The surprising thing is that I got any sleep at all. When I couldn’t keep my eyes open any longer, I tried to break off some smaller branches to form a perimeter and stop myself from rolling off the crude little platform I’d made. When that failed pathetically, I had the bright idea of looping one of the backpack’s straps over a branch and shoving my arms and upper torso through the other one as an uncomfortable safety harness. I passed out briefly, then sat up for several more hours to watch the forest slowly brighten and come awake. It was a mercifully short night, only eight hours and forty-one minutes, of which I’d managed to sleep for fifty-two.

At least, those were the numbers that felt right when I checked my watch, and I was too frazzled to question why I was so sure of them.

After exhaustive testing (read: chucking lots of seed pods at the ground), it looked like the slime thing had moved on during the night. I still trod as lightly as I could while making my escape. I couldn’t be sure if the dinky little bubble compass built into the survival tool had ever worked, but in any case, it was pointing all over the place now. I’d have to just do my best to walk the opposite way from the rising sun and keep going downhill.

Although nothing attacked me that morning, I got more uncomfortable the more I saw of the forest. I had to admit that most of it was beautiful in a primal, mythic sort of way. And the abundance of wild green after the arid vistas and landscaped yards I was used to reminded me of the thickets behind our old home in Connecticut. But then I would find sections of it that struck me as not just different, but wrong.

A series of meadows, for instance, where there were enough flowers together for me to notice they were all pointing in the same radial direction. Looking closer, I saw the growths on the trees also facing as if toward a common center. Then, farther in, the branches of the trees themselves. I gave up on investigating when I noticed the ground sloping downward, like I was walking into a funnel. There were no animal sounds nearby, only a low hum coming from the ground.

Elsewhere, I found branches from one tree growing into another, and a little farther on I started seeing trunks twisting and merging into each other. Beyond that I could glimpse outlines of stranger shapes melded into the wood, but changed course without daring to find out what they were. The whole thing was beginning to look too much like a maze or cage for my liking.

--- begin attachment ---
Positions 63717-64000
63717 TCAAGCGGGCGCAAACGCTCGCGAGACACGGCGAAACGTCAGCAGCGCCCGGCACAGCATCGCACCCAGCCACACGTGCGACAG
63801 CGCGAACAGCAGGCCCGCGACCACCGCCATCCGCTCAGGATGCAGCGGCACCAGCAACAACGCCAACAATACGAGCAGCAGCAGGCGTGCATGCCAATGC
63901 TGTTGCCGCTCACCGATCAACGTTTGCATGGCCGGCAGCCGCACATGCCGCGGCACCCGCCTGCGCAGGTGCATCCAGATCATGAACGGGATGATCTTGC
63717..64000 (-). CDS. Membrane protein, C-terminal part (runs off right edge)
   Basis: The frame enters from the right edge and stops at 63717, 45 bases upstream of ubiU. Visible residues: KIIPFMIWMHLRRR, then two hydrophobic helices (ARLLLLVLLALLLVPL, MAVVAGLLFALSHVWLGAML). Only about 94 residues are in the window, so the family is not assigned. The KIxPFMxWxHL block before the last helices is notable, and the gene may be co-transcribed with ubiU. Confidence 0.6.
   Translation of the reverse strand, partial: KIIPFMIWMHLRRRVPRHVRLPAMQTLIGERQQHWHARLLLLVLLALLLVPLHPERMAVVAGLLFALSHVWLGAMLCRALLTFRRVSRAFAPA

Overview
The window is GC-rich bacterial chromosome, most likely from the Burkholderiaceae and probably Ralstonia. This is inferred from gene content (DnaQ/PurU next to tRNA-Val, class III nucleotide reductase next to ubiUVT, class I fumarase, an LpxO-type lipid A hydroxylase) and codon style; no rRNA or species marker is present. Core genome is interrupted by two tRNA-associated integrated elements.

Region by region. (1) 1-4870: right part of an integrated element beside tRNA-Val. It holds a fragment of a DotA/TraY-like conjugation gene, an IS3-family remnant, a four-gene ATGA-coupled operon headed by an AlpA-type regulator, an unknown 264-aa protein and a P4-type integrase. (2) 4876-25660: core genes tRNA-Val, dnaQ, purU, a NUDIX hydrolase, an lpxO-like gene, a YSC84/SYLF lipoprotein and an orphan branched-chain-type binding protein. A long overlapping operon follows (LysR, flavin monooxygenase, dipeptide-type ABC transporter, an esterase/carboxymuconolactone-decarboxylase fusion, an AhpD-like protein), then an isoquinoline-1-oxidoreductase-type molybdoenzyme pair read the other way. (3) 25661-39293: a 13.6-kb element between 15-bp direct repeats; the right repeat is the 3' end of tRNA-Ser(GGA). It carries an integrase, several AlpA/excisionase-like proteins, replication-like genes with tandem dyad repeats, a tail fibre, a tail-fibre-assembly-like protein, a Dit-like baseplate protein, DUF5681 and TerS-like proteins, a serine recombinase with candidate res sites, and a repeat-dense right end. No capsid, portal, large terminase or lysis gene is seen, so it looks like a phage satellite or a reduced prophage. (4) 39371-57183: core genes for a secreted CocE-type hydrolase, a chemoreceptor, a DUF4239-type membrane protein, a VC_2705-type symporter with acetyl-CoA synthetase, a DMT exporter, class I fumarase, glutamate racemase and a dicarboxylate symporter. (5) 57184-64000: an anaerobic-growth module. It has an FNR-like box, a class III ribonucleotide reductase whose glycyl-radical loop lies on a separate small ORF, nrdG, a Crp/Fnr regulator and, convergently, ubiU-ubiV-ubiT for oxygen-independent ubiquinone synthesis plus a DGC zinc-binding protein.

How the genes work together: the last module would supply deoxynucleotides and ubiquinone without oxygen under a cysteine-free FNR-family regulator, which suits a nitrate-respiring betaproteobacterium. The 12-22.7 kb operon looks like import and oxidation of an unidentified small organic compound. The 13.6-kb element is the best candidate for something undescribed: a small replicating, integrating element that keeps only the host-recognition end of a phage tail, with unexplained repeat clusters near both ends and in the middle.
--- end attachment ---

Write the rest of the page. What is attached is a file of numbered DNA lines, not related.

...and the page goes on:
I skirted areas that smelled mostly of decay, where the trees were losing their needles and the wilted brown undergrowth seemed to be spreading, reaching out to take in more of the surrounding life. The overall impression I was getting was of a biome in conflict with itself.

Each time I went out of my way to avoid something unsettling, I found myself drifting to my left, north according to the sun. Before long I was going that way by default, because it was working. Less of what I saw as the day wore on felt like a “what’s wrong with this picture” puzzle.

Not to say that I felt comfortable or even much safer. Safety didn’t seem to be an option here. Whenever I took a rest, I made sure none of the nearby plants were moving. When I found a river and stopped to refill my bottle, a dark shape near the other bank poked its eyes above the water to stare at me until I left. Some of its eyes, anyway – I saw at least three. And once, I heard a distant commotion of trampled undergrowth and looked just in time to spot something sinuous and segmented, as long as a pickup truck and with too many legs, gallivanting away into the shadows.

My mind was done being blown by unearthly sights for the time being; in fact I was actively avoiding thinking about them and the connotation “unearthly” in particular. I was too busy stressing about how alone I was. I’d never gone this long without someone to talk to, let alone help me stay alive. I went back to ranting at Esther for a while for getting us into this, but that only made me feel worse when I thought about what was probably happening to her.

It was back to my inner thoughts, which was no improvement. The jar of bees, as Dad would call it, that real silence let loose in my head was worse than the growling in my stomach, which for a thirteen-year-old boy is saying a lot.

The rain returned in the afternoon, and I had more success cleaning off some of the grime and sweat this time. I was following a river by then, into which I’d have jumped without hesitation had I been anywhere normal. As it was, I had to psych myself up just to stick my feet in while the rest of me dried off.

My right foot was surprisingly blister-free where the sock was still intact, but the tears were getting bigger. To get an extra layer between me and the ground, I emptied the Ziploc bag, feeling a little uncomfortable, and attempted to tape it over my foot. Just as I finished, I heard something rustle in the pile I’d dumped out and looked over to see a small red creature dragging off a tampon. It looked amphibious, like a salamander with more fins. Sure enough, it scurried a short way through the grass and slipped into one of the little streams that fed into the river.